The tax benefits of offshore trusts for non UK domiciliaries
We’ve looked in ‘Tax for UK domiciliaries with Offshore Trusts’ at how you’re taxed when you set up an offshore trust if you are UK resident and UK domiciled. However, if you’re UK resident but non UK domiciled there are additional benefits available to you. In this article we look at the nature of the benefits available to non domiciliaries if they use offshore trusts.
Non UK domiciliaries can claim the remittance basis of tax. This means that they’re then taxed on overseas income and gains only when the income or proceeds are actually brought into the UK.
In terms of offshore trusts, the income tax and capital gains tax anti avoidance rules (which tax UK residents on trust income and gains) also apply the remittance basis. So any income or gains of the offshore trust could be retained overseas to avoid any UK tax charge.
The main downside to claiming the remittance basis is that once you’ve been UK resident for more than 7 tax years you’ll have to pay a £30,000 tax charge for the privilege. For anyone UK resident for 7 or less years though they can get the benefits of the remittance basis without being subject to the £30,000 tax charge (and they would just lose the UK personal allowance and annual capital gains tax exemption).
What if you’re not claiming the remittance basis?
There are still a number of benefits that non domiciliaries are entitled to – even if they are not claiming the remittance basis. Some of the key ones include:
- The inheritance tax advantages of non dom status if they’ve been resident for less than 17 years
- The ability to retain overseas income or gains of £1,999 per tax year overseas and avoid UK tax on this.
- The flexibility to claim the remittance basis in the future if they wish (eg if there was large overseas income or capital gains
All of these can be useful.
It’s worth remembering though that whilst the provisions relating to the use of offshore trusts and companies by non domiciliaries have been tightened up, there is still one key exemption that allows non domiciliaries to use offshore trusts even where they aren’t claiming the remittance basis.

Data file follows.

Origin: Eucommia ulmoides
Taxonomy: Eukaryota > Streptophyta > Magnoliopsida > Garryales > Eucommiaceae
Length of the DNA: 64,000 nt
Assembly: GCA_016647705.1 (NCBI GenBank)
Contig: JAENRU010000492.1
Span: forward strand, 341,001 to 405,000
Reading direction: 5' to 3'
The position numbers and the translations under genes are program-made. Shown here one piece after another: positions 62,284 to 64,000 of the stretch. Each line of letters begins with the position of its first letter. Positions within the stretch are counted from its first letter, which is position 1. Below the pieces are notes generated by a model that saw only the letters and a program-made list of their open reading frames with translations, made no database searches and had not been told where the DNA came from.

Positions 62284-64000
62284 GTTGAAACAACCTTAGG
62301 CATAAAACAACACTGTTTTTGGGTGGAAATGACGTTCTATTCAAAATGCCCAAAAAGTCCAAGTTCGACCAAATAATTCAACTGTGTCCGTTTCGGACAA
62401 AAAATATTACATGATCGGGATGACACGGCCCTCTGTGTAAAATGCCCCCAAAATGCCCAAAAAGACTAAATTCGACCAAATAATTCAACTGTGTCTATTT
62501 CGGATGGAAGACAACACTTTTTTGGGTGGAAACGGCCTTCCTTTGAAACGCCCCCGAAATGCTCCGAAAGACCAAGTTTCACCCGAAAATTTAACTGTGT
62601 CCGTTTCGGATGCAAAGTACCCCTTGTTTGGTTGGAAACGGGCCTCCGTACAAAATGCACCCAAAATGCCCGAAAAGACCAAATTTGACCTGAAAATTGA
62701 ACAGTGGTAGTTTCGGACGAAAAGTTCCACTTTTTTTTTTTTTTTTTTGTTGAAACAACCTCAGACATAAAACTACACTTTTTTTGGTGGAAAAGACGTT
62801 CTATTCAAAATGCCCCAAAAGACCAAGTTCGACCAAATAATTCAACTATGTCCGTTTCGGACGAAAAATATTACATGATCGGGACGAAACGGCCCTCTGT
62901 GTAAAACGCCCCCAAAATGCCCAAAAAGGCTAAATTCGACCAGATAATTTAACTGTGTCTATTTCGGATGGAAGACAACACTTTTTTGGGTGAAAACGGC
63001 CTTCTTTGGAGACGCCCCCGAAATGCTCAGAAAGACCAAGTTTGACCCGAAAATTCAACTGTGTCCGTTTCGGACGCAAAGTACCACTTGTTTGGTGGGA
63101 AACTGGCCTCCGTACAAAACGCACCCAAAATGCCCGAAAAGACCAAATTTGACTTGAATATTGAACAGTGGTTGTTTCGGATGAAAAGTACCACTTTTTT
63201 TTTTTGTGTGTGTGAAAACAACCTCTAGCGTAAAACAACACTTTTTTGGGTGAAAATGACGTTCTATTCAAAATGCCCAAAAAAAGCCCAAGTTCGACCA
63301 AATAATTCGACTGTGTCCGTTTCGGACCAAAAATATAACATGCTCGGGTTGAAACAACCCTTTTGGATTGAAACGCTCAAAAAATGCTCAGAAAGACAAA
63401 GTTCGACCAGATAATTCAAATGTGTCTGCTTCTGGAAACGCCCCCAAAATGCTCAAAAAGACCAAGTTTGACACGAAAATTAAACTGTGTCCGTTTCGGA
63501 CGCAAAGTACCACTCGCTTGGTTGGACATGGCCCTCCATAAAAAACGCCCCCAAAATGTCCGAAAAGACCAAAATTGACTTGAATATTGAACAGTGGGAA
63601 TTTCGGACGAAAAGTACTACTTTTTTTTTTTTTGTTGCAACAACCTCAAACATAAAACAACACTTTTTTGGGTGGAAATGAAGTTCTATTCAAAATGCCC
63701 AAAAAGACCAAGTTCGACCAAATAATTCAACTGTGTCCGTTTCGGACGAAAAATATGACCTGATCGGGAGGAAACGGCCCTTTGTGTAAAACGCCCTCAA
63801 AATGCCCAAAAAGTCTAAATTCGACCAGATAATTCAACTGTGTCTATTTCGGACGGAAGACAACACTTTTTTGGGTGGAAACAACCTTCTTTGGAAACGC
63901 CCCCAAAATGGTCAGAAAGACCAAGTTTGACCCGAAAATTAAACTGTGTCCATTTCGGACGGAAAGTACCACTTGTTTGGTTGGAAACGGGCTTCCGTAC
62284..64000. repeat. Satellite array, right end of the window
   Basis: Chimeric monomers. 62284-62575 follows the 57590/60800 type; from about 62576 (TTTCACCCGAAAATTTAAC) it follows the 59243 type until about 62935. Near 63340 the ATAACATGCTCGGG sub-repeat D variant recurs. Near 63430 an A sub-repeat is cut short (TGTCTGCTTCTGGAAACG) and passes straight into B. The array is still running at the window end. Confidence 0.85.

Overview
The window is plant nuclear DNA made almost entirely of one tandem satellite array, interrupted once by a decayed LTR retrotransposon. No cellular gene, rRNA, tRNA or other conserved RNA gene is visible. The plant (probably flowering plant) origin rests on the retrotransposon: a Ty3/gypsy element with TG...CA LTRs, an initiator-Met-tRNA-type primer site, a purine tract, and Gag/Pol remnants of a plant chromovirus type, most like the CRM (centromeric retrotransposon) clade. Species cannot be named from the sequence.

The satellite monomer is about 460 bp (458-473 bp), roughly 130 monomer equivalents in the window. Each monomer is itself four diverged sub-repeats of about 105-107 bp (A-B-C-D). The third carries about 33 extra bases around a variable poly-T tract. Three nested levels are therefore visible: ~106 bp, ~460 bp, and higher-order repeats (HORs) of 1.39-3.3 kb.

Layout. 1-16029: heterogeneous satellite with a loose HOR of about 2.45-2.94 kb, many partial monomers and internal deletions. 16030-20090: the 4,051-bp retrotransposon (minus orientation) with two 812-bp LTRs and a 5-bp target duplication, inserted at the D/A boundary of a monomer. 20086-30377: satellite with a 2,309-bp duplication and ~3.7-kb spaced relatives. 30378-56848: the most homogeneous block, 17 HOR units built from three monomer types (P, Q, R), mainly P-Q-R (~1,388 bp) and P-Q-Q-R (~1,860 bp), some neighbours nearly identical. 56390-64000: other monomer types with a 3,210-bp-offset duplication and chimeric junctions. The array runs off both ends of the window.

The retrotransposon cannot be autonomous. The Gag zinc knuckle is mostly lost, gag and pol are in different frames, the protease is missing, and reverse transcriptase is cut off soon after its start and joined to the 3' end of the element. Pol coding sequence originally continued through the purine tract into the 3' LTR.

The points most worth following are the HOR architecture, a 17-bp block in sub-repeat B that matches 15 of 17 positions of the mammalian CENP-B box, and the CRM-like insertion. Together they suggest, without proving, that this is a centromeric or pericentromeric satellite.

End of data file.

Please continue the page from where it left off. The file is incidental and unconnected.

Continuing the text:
S86 TCGA is one of the main trust anti avoidance rules and it applies the ‘settlor charge’. This means that the capital gains of an offshore trust are taxed directly on the UK resident trust settlor if the trust settlor or anyone on a list of ‘defined people’ can benefit. The list of defined people is pretty wide and included the settlor, his spouse, their children and grandchildren.
So, anyone who transfers cash or other assets to an offshore trust will be taxed on capital gains of the trust if they or their family can benefit from the trust.
The reason for this is clear — an offshore trust that is non UK resident (ie non resident trustees) will be exempt from UK capital gains tax on most assets. If this provision was not in place it would allow UK residents to buy assets via an offshore trust and avoid capital gains tax on the eventual disposal.
Whilst the recent Budgets have made a lot of changes for non domiciliaries, one thing that they doesn’t really touch is this settlor charge. Before recent Budgets it didn’t apply to non domiciliaries, and after the latest Budget it still doesn’t apply to non domiciliaries.
This isn’t just for non domiciliaries who are claiming the remittance basis — but all non domiciliaries even if subject to the arising basis.
This is unusual as most of the anti avoidance rules now apply to non domiciliaries but in a special way (ie they apply the remittance basis where the non domiciled is subject to the remittance basis).
This means that a non dom could use an offshore trust to hold assets and benefit from the capital gains tax exemption in the trust. Effectively the trust could be a capital gains tax shelter for all non domiciliaries.
You would however need to watch out for the other provisions which aren’t as generous. In particular, there is S87 which applies a ‘beneficiary charge’.
This applies a charge where beneficiaries receive capital payments from the trust. In this case it attributes gains of the trust to those capital payments.
This also applies to non domiciliaries. In particular if the beneficiaries are UK resident non domiciliaries and are subject to the arising basis of tax they’ll be caught within this provision just as for UK domiciliaries.
So a non domiciliary looking to make use of an offshore trust for capital gains tax avoidance would need to ensure that this beneficiaries charge did not apply.
This could be achieved by ensuring that:
- There were no UK resident beneficiaries, or
- There were no capital payments made to UK resident non dom beneficiaries who were subject to the arising basis
- Any capital payments made to UK resident non dom beneficiaries claiming the remittance basis were retained overseas (even if the trust assets sold were UK assets).
Provided this was the case, the gains would be free of tax in the trust (assuming the assets were not UK business assets).